Why Americans Struggle to Understand Catholicism

Americans struggle to understand the nature of Catholicism. In the U.S. context, religion is often understood as a strictly private affair. On Sundays, we go to church (or at least we once did, before many people stopped going to church at all). Such attendance, of course, is an optional dimension of what it means to be a flourishing human being. A good Christian could survey the rolling hills of Texas or the stunning vistas of Arizona on a morning hike. It is this individual communion with God that matters.

U.S. Catholics have, for the most part, avoided this trap. During the COVID-19 pandemic, we grasped something important. We needed to be together to pray, to celebrate the Eucharistic liturgy, and to mark the great seasons of the Church year. This desire is written in the bones of a Catholic. The ringing of bells across the northern Indiana plains on Easter Sunday 2020 could not replace the communal singing of the Easter Alleluia at our parish churches. We understand that participation in flesh and blood liturgies are part and parcel of what it means to belong to Christ’s Body.

But this does not mean that the U.S. Church has grasped the public dimension of Catholicism. Our struggle is recognizing that the liturgical rites we celebrate have public consequences. Liturgy is not an exercise for private edification of an individual or a community. It is not leaving behind the world, while we escape into some space of sacramental nostalgia, avoiding all that troubles us. The task ahead of us in this presentation is to think anew about how the liturgical rites of the Church draw a Catholic into the world, seeking to create spaces of divine love that are consequences of the Eucharistic identity of the Church.

We will focus on this task through a prayerful exegesis of a Eucharistic antiphon by St. Thomas Aquinas, the Sacrum Convivium. Before beginning this discussion we can listen to this antiphon, performed by the English composer Thomas Tallis here. The text in English is: “O sacred banquet/in which Christ is received/in which the memory of his passion is renewed/the mind is filled with grace/and a pledge of future glory is given to us. Alleluia.” Our exegesis seeks to understand how the Church is not just a private religious body but a public one. The liturgical rites of the Church—integral to the Church’s identity—therefore drive us toward love within the world.

O Sacrum Convivium in quo Christus Sumitur: O Sacred Banquet in which Christ is Received

St. Thomas begins his Eucharistic antiphon, written for the feast of Corpus Christi, in a strange way. He speaks to the Eucharistic event not as the presence of Christ but as the sacred banquet or convivium. The Latin word convivium means a good deal more than a party. It is a symposium, a festive gathering in which there will be food but, more importantly, communion with one another. The Eucharist is the sacred symposium, according to St. Thomas, a festive communion of all the members of the Church.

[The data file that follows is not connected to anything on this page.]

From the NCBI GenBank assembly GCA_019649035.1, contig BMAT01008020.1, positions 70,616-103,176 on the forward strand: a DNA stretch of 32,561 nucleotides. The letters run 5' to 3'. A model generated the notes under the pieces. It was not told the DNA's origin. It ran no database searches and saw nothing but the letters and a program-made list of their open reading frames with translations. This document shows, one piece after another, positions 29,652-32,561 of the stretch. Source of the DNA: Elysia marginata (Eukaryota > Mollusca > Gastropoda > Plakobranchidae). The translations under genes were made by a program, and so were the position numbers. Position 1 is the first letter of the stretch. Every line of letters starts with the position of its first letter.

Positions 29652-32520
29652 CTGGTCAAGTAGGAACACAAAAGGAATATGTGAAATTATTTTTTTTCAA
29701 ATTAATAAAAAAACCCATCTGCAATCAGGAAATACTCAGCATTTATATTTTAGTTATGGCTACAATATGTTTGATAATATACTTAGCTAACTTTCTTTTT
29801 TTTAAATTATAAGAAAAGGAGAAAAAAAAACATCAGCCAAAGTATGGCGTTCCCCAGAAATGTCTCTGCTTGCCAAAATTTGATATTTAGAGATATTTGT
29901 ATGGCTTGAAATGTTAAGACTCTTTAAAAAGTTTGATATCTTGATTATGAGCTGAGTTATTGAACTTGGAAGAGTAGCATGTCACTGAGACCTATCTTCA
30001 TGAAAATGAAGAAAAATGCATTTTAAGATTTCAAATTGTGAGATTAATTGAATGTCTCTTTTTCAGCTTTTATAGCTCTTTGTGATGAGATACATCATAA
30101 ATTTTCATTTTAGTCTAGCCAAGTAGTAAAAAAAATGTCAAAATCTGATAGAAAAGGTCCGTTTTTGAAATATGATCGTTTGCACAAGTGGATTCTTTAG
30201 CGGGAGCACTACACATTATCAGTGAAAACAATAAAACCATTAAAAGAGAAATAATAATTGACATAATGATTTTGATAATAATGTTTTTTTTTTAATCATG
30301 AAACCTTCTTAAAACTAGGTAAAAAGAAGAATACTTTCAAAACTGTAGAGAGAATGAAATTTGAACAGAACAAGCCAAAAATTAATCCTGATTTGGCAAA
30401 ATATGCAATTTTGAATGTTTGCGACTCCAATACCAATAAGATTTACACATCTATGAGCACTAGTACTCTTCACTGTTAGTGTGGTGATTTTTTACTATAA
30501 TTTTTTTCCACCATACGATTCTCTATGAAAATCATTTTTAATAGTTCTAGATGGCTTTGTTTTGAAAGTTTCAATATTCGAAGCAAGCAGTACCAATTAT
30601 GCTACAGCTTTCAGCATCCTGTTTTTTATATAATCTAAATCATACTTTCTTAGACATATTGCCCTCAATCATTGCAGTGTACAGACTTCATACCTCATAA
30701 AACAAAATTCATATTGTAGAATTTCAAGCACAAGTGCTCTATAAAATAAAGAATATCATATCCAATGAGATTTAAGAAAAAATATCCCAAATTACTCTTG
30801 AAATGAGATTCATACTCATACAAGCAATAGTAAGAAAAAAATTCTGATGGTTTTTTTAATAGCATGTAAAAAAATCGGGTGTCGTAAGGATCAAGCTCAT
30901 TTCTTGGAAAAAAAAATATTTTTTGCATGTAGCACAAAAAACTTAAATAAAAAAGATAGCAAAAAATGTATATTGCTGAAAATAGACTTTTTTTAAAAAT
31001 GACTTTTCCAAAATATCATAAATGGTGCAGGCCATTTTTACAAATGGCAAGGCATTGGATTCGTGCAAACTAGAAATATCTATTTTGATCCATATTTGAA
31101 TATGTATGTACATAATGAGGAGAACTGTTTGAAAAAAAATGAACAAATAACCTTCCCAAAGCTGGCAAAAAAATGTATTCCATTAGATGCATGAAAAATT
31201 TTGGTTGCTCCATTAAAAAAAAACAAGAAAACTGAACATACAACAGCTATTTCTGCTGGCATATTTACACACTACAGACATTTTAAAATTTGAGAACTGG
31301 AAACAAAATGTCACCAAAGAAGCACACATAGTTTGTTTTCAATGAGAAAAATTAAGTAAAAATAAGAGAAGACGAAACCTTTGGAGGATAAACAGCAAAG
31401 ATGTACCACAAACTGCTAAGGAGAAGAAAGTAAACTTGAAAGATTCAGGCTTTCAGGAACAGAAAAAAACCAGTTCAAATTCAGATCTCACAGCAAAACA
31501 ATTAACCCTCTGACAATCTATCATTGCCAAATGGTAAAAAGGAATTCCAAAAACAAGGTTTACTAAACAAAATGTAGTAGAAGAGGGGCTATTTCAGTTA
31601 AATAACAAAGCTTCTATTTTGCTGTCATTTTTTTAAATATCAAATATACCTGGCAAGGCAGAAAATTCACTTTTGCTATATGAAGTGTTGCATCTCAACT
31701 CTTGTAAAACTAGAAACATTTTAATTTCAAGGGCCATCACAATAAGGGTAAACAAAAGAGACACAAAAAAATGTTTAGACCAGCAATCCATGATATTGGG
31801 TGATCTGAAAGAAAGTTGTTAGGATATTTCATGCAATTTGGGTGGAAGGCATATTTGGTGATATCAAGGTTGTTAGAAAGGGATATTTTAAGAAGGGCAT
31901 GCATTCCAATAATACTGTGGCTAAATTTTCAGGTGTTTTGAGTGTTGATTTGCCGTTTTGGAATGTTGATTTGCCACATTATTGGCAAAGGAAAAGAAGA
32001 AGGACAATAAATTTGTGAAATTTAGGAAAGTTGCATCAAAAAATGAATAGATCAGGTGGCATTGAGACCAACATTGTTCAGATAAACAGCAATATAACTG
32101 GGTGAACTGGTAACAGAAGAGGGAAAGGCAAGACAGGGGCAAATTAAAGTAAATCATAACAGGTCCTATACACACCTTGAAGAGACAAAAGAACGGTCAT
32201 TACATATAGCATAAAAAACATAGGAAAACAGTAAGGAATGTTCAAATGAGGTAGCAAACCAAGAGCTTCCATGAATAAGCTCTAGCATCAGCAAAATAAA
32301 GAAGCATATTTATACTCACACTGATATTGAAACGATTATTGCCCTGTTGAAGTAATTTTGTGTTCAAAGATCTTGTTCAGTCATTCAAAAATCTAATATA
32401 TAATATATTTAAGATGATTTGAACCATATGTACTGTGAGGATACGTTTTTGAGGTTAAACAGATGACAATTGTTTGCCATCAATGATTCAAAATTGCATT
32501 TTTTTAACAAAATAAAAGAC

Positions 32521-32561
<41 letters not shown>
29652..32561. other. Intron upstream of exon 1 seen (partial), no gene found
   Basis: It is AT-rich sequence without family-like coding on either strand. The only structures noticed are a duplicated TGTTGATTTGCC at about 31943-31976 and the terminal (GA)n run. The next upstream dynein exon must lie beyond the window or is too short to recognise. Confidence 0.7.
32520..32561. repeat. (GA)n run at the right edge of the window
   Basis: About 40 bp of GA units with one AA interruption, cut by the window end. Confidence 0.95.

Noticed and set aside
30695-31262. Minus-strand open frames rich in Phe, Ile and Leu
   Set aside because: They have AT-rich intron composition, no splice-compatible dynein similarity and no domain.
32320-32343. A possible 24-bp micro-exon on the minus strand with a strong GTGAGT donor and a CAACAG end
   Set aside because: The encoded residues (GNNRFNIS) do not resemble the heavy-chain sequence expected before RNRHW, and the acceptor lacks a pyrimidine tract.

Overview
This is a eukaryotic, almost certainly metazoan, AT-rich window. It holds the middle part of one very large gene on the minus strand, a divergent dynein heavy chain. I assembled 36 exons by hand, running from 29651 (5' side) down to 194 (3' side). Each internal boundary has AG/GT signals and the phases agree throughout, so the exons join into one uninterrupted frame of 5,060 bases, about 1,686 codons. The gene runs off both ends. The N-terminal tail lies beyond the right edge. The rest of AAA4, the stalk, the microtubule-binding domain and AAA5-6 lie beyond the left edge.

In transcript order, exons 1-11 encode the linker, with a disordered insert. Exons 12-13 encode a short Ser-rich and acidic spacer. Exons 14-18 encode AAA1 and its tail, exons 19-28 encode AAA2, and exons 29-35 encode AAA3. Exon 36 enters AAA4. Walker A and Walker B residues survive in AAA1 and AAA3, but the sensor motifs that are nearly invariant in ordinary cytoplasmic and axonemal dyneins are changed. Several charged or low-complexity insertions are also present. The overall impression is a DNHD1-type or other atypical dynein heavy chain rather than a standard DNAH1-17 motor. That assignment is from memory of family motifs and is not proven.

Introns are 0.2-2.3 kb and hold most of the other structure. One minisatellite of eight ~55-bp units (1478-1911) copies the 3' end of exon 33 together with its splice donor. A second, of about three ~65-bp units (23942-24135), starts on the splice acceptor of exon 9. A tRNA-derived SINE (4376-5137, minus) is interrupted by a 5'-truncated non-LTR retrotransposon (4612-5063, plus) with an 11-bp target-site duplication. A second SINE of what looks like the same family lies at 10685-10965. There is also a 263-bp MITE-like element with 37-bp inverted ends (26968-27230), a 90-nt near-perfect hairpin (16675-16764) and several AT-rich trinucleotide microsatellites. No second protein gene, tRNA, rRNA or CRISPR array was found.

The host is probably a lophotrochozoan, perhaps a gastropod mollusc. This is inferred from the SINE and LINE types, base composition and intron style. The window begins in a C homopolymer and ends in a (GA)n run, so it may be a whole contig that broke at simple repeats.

St. Thomas, therefore, provides medicine for our late modern Western approach to religion. In the DNA of the United States, we treat religious practice as an individual decision. The salvation that is at stake is exclusively my own. Yes, I as individual, belong to a parish. I choose to go to this or that parish, but this means that at any moment, I can leave this ragtag group for one that better meets my needs. A form of libertarianism takes over in such a view. We are all individuals. Our salvation does not depend on one another, and therefore you go your way, and I go mine. Pope Francis speaks against this individualistic account of salvation. In his Gaudete et Exsultate, the Holy Father writes:

In salvation history, the Lord saved one people. We are never completely ourselves unless we belong to a people. That is why no one is saved alone, as an isolated individual. Rather, God draws us to himself, taking into account the complex fabric of interpersonal relationships present in a human community. God wanted to enter into the life and history of a people (Gaudete et Exsultate, §6).

The Eucharist is a sacred banquet, a convivium, not because a group of individuals have decided (at least for the time being) to gather around the altar. Rather, this festive gathering of Christ’s Body is intrinsic to the very event of salvation. The triune God has saved men and women not as isolated individuals but in a communion of love. The People of God, often evoked as a kind of democratic credo for the Church, is something more. It is a Eucharistic vision of the Church in which men and women are convoked, pilgrimaging through history accompanied by the Eucharistic presence of the Lord.

This gathering is not around a series of self-constructed ideals, however beautiful they may be. After all, human communities that depend on ourselves alone inevitably fall prey to violence or idolatry. We will construct the ideal community, leaving out all those who do not fit into what we want. All are welcome, except those who I do not really want here.   

But as St. Thomas notes, the sacred banquet is not a political project of a group of individuals, affirming a set of ideals that bind us together. No! The banquet gathers around a single act, the reception of the person of Jesus Christ. The feast is a Eucharistic banquet in which the one who gives himself is Jesus Christ, the Word made flesh.

The Latin is sumitur, which has a variety of meanings taken from the world of commerce. It can mean taken, seized, bought, consumed, or acquired. And yet, what is acquired in the Eucharistic gift? It is the presence of Jesus Christ, freely given without cost for the life of the world.

Think about language that we often use in the Eucharistic Prayer. We ask that the Father send the Spirit upon the gifts of bread and wine like the dewfall. Dewfall, of course, is a reference to the manna that falls from heaven in the Book of Exodus. The nascent Israel has been rescued from slavery in Egypt. Their captors drowned in the Red Sea. They are free! Free to be a people who worship God and love the neighbor. But they cannot! They want something more from God and from Moses. In Egypt, they grumble, they at least had stew to eat. But no more! What is this God going to do? What will Moses do?